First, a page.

Hon. Cameron Erskine Thom was born on his father’s plantation at Berry Hill, Culpepper county, Virginia, June 20, 1825. His father, John Thom, was a soldier of distinction, a gentleman and a scholar, as well as a statesman of marked ability. He was an officer in the War of 1812, commanding a regiment of volunteers throughout the entire period of military activity. For thirty years he served in the State Legislature as Senator and upon retiring from that office was commissioned by the Governor, by and with the consent of the Senate, to be “High Sheriff” of his county as some partial compensation for his many years of service as magistrate. His grandfather was a Scotchman of note and distinguished himself at the battle of Culloden, fighting under the banner of Prince Charles Edward, the Pretender Stuart, who, in commemoration of his great valor, presented him with a gold snuffbox.
After receiving his preliminary education in private schools, Captain Thom took an extensive course at the University of Virginia, including law in all of its branches, receiving a license to practice his profession in all the courts of his native state..
The call of the West, however, was ringing throughout the land and the adventuresome blood of military forefathers warmed in his veins in response. In 1849 he was one of a party of thirty picked young men bound for the Far West, the enchanted Land of Gold. The party was well equipped for its trip across the plains, having riding horses, eight wagons drawn by mules, plenty of supplies, and eight negro cooks and wagon men. They were in no hurry and took plenty of time, finding, as they did, some new interest and adventure at every point along the way. They stopped wherever fancy dictated and remained as long as they pleased. Their first stop for any length of time was a Ash Hollow, Dakota, where they spent six weeks with the Sioux. A thousand Indians, warriors and squaws, were encamped there, and the young men from Virginia found them a noble body of men, even hospitable and gentle in their domestic life, and well worthy of consideration and study. These Indians had just come from a great battle, or rather a series of battles, with the Pawnees and were celebrating their victories and regaining their own wasted strength. Journeying onward, the party passed many herds of buffalo dotting the wild plans, now and then pausing long enough for an exciting chase. They arrived at Sacramento late in November, and there the party disbanded, scattering over the new country as their fancy called, a majority of them going to Rose’s Bar on the Yuba river where, in six months, most of them succumbed to typhoid.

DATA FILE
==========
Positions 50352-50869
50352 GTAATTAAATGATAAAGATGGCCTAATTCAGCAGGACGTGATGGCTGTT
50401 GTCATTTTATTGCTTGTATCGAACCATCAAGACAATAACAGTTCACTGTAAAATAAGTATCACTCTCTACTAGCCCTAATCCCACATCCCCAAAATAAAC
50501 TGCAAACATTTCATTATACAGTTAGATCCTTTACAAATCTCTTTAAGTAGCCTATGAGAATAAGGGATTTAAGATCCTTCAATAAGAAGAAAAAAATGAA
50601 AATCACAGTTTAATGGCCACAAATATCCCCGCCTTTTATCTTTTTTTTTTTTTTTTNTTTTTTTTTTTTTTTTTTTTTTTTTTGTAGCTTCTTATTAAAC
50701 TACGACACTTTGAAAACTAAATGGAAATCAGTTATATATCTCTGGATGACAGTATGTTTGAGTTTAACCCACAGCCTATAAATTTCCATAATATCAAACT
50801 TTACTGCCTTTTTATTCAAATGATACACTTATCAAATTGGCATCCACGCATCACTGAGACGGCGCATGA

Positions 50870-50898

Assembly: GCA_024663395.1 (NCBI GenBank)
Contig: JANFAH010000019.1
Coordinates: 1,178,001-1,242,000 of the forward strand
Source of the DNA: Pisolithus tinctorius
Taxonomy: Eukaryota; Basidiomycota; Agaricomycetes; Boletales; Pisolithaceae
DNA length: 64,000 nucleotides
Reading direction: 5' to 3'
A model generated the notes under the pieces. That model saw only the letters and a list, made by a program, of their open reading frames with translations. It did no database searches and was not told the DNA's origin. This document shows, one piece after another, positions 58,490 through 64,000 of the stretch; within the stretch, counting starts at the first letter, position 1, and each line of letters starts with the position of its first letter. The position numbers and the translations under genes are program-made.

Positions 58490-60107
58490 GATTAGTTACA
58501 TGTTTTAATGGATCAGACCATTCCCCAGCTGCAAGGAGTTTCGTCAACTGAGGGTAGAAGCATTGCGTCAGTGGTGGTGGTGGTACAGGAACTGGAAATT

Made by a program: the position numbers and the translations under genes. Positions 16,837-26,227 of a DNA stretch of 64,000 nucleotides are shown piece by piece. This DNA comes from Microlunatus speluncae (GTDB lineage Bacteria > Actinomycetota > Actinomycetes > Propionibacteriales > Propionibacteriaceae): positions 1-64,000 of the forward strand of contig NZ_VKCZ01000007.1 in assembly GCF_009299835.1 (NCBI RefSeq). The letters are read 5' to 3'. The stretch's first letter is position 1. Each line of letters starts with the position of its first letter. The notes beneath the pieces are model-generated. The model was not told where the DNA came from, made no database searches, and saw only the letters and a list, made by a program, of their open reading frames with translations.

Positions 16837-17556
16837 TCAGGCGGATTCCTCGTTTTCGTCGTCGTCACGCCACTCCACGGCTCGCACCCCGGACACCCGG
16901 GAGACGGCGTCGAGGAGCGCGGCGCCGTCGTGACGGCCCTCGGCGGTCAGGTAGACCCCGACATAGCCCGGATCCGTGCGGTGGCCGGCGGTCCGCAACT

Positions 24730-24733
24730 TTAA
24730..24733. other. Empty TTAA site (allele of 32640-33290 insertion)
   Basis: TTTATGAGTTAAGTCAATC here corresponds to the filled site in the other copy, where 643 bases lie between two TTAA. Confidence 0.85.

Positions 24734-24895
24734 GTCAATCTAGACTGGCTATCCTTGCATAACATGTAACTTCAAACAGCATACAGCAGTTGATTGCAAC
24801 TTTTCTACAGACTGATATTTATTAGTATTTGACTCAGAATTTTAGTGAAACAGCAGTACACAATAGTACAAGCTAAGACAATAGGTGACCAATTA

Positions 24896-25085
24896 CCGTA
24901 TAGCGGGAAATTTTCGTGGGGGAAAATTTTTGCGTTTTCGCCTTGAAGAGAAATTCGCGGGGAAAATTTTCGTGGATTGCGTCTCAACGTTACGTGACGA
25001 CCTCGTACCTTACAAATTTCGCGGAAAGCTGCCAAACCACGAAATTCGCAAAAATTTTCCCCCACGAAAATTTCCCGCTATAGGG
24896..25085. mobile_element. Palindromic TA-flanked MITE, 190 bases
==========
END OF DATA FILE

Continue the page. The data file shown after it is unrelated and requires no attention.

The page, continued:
Mr. Thom with a party of personal friends, engaged in mining on the south fork of the American river, also on Mormon Island, and later in Amador county. The price of food products was almost prohibitive and, although wages were high, the cost of living was so great as to make the problem of a livelihood a very vital one. Potatoes, that winter, sold as high as five dollars a pound, while salt beef was two hundred and fifty dollars a barrel, with other things in proportion. Mining, under these not too pleasant conditions, soon palled upon the young adventurer, and he went to Sacramento and opened a law office. He became an agent for the firm of White & Jennings, a lumber and general merchandise company from Oregon, on a salary of five hundred dollars a month, his chief duties being the collection of their rents and general supervision of their property.